Considering What You Really Want

I have had to take this week to consider what I really want. I think sometimes if we open our options we may find the perfect thing in places we might not otherwise look. It’s probably particularly important to consider in terms of health. Let’s start with what made me think of this.

This week my car refused to start one morning. Finally it started. I’ve been thinking for some time that this spring I would need a new car. I was hoping to wait until about June or so but it will probably come sooner. I love my 1998 Honda Civic. It’s a coupe and it drives beautifully in the little snow we get in Seattle. I use the studless snow tires in the winter and that little car hugs the road. My husband and I went to a winter resort for cross country skiing and there was my little car in a parking lot full of SUVs. I loved it.

Looking around in the Seattle area, there seem to be few Honda Civics for sale used. Those that are have very high mileage. They also cost quite a bit more than I had hoped to pay. The new ones are just beyond what I want to pay. I’ve been focusing on this for awhile–trying to feel good and manifest the perfect car in my price range.

As I looked around, I realized there are other cars that are similar in size, fuel economy (some even better) reliability and also hold their value reasonably well (if not as well as the Civic right now). I have no idea how they handle in the snow, but I’ll be test driving the ones I like best and reading every handling review I can find on those I like. I can get a car within my price range pretty easily. It can even be a car with everything I want. It MIGHT be a Civic. It might be something else. At any rate, I know now that I can get a low mileage used car for the price I want to pay in a brand that has reliable track records. As I open myself up to that, I find that I can get a good feeling about the car I will buy, Civic or not.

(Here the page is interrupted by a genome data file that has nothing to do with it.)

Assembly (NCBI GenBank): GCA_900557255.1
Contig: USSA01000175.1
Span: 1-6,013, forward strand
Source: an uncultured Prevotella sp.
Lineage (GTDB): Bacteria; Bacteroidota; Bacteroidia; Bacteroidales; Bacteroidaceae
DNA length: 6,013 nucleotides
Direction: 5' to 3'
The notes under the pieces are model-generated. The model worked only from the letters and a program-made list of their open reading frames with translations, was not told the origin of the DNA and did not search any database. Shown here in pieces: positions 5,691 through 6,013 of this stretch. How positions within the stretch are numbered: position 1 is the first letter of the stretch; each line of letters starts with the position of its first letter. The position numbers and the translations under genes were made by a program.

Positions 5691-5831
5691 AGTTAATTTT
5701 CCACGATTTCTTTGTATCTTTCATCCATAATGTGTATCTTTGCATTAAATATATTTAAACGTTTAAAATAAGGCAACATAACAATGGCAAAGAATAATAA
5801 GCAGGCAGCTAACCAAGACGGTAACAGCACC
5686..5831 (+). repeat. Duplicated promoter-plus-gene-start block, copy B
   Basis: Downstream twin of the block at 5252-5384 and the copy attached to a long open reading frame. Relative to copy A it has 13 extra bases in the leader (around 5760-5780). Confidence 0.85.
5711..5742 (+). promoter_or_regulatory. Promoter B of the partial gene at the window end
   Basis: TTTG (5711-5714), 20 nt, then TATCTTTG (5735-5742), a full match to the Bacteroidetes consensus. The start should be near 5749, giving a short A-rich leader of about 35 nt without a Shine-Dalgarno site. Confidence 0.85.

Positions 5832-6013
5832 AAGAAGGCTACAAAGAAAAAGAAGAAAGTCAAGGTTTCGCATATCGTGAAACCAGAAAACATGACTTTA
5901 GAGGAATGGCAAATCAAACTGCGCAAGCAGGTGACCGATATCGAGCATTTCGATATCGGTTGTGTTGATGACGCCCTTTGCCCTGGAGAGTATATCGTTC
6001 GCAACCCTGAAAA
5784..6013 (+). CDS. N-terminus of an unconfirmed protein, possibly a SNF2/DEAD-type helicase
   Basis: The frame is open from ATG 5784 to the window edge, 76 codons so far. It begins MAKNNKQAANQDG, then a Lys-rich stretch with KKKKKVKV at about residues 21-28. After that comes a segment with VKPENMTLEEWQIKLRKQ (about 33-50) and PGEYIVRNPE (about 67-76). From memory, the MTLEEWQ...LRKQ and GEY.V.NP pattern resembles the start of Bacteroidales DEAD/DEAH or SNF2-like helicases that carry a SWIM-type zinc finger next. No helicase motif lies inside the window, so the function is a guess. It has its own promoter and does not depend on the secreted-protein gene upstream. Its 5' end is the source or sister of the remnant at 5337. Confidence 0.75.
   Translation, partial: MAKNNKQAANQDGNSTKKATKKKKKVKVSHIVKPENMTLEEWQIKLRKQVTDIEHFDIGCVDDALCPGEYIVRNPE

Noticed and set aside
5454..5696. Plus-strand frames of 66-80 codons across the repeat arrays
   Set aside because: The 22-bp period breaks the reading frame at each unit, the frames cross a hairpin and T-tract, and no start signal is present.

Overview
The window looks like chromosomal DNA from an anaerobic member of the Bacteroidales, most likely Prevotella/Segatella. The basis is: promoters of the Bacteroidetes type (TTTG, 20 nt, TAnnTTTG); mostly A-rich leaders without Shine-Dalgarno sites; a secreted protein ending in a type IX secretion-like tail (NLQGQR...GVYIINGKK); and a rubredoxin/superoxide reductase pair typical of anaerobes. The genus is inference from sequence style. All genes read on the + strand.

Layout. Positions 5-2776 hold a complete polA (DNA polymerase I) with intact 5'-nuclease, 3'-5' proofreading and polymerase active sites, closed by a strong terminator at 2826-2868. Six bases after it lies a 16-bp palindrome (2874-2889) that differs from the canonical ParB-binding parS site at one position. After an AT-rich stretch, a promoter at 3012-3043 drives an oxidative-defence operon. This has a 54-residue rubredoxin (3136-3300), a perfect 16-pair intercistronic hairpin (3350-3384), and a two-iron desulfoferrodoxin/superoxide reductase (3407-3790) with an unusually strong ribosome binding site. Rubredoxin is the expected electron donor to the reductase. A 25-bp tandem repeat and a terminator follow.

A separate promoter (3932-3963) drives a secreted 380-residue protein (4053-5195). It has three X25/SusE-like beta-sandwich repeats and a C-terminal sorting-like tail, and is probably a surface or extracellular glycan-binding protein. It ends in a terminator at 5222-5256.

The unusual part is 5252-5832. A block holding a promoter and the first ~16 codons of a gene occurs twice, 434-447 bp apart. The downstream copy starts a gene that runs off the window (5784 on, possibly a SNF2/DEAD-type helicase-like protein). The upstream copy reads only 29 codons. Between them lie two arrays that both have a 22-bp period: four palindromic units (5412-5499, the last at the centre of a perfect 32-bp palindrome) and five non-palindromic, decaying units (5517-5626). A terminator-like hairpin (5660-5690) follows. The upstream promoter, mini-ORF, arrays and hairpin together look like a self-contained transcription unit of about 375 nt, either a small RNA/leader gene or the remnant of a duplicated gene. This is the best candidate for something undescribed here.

Had I stayed with the mentality of I want another Civic because I so love my Civic, I’d be far more stressed. I’d be upset that I can’t get the car that I want at the price that I want to pay. Or I’d be jumping at the lower priced, lower mileage Civics that I see even if they aren’t perfect. I’d probably end up paying more than I wanted.

Very often we forget what it is we really want. We get focused on what we think it looks like (a Civic) rather than what it is (a reliable, inexpensive car with good gas mileage that I can drive for another 10-12 years). When we think about our body, it is easy to think that we want to look better, when we really want to feel better about ourselves. We may think we want better health, but we want more freedom to do what we want (which may or may not require better health). Looking deeper into what we really want can help us reframe our hopes and dreams into something that makes us feel good because it is achievable in a way we did not think possible before.

For those who are sick, consider what you really want. Do you want perfect health? Or do you want a body that doesn’t feel tired or in pain all the time? Do you want to never take any pills or do you want real health? Do you want health or do you want to stop being afraid or do you want both? It can be helpful to ask those questions because perhaps there are new areas to work on as you consider your body.

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Bonnie Koenig has been a licensed acupuncturist since 1999. She is passionate about helping people find real healing and real health. In the process she keeps asking about our attitudes towards sickness and health. Only by being clear on what sickness is, can we ever find health.

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